COUNCIL tax is set to go up by 3.8% in Denbighshire.
But despite the council’s leader praising a higher-than-expected Welsh Government settlement, Denbighshire will plug a £10.8m funding gap with its savings.
The final decision will be put to full council, but Denbighshire’s cabinet has now agreed the draft plan.
At the cabinet meeting at Ruthin’s County Hall, Denbighshire’s leader Cllr Jason McLellan told councillors he was pleased with an increased settlement from Welsh Government of 8.2%.
This compares to the Welsh average increase of 7.9% and the increase Conwy received of just 7.3% – where council tax is estimated to go up by a huge 10%.
“I think the Welsh Government listened,” said leader Cllr Jason McLellan.
“I think they gave us a better settlement than we expected because they listened to the pressures of local government.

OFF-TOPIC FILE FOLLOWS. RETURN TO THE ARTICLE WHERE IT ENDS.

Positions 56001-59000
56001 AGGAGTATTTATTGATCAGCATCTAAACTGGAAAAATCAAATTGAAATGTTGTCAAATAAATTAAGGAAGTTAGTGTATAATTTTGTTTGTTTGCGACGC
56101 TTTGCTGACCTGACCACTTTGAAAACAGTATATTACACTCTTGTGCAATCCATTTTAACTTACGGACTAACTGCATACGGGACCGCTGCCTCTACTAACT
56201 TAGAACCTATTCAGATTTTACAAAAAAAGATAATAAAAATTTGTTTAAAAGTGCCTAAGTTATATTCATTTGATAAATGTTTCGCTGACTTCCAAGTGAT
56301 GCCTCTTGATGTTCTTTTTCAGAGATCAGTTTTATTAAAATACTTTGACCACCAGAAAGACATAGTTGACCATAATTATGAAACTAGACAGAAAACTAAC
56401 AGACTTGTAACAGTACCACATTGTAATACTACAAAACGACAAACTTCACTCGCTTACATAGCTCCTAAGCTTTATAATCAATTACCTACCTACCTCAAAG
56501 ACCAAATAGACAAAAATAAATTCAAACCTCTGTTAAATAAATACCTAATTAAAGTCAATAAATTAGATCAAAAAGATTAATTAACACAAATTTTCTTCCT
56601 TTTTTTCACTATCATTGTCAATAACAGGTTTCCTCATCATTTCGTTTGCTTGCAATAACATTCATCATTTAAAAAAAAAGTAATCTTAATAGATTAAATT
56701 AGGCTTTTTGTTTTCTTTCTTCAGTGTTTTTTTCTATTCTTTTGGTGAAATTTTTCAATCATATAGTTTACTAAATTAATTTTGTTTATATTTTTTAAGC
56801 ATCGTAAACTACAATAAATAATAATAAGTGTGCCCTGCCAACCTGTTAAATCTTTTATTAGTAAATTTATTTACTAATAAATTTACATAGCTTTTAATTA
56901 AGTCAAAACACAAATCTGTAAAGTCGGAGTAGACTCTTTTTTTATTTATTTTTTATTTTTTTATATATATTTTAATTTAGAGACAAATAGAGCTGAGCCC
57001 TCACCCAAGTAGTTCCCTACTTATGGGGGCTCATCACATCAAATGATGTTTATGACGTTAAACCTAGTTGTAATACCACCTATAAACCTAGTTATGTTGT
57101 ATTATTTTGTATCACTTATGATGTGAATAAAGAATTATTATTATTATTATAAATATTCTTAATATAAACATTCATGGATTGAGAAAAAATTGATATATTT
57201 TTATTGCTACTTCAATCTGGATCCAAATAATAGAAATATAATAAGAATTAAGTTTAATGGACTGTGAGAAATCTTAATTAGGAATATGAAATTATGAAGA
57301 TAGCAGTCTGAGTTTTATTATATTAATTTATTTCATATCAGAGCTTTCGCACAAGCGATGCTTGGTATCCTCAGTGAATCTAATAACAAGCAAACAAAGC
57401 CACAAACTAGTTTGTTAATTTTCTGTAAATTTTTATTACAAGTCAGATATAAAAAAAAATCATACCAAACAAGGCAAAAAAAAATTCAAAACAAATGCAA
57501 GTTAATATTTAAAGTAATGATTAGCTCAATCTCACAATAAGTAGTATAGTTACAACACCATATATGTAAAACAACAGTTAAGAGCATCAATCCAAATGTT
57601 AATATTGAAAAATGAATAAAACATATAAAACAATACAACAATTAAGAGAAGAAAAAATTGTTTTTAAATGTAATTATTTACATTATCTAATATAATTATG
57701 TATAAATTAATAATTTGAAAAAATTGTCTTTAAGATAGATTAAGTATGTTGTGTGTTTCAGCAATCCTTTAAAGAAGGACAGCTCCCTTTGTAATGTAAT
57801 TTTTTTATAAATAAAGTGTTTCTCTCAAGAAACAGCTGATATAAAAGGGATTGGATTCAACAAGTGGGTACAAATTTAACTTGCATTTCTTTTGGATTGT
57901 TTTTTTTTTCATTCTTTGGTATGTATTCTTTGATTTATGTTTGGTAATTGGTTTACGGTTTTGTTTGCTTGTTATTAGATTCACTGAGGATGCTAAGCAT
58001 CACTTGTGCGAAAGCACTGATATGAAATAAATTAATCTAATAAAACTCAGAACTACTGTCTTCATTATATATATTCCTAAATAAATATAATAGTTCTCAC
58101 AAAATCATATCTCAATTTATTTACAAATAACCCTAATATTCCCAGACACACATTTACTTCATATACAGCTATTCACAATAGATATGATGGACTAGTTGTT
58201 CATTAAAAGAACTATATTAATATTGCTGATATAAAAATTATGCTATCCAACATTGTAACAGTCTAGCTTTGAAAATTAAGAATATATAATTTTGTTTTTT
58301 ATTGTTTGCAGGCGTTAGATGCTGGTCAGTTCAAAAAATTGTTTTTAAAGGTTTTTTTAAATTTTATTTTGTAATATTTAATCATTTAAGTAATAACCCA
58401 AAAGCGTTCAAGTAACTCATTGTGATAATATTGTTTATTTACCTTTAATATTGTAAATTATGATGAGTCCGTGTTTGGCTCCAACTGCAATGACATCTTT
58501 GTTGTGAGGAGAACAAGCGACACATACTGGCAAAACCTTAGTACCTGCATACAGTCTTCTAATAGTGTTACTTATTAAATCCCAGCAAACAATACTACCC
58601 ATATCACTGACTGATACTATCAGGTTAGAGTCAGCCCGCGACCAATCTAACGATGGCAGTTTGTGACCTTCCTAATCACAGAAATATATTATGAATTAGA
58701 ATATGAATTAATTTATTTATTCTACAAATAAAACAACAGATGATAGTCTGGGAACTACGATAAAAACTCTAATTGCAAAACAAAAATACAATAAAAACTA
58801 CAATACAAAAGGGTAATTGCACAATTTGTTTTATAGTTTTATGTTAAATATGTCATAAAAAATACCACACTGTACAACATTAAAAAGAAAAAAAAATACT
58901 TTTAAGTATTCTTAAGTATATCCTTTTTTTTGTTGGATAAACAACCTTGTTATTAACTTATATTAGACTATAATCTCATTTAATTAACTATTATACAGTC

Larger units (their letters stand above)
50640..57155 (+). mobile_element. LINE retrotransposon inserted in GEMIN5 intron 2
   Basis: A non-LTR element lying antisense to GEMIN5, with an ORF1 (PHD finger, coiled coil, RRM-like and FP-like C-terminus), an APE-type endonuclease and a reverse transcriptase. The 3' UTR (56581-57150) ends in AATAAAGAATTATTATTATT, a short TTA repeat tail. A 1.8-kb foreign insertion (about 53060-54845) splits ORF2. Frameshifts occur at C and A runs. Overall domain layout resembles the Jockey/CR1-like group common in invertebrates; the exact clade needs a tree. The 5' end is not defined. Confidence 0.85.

“They prioritised the pressures of local government, and that’s down to work by the Welsh Local Government Association who have worked tirelessly to lobby Welsh Government. I’ve seen the hard work that they’ve put in.”
In the draft report, a list of pressures amounted to £25.1m.
Included in a long list of financial pressures were £3.2m of pay increases, £2.8m of inflation costs, inflation’s impact on schools, amounting to £3.9m, and £8.1m of care-associated costs, including Real Living Wage payments to staff.
To cover all these costs, Denbighshire would have needed a Welsh Government settlement of around 14.5%.
Consequently Denbighshire has a funding gap of £10.8m.
The council plan to fill the gap by using savings in its capital savings budget, unused COVID contingency funds, and a surplus of £3.8m following a review of a pension fund, amongst other savings.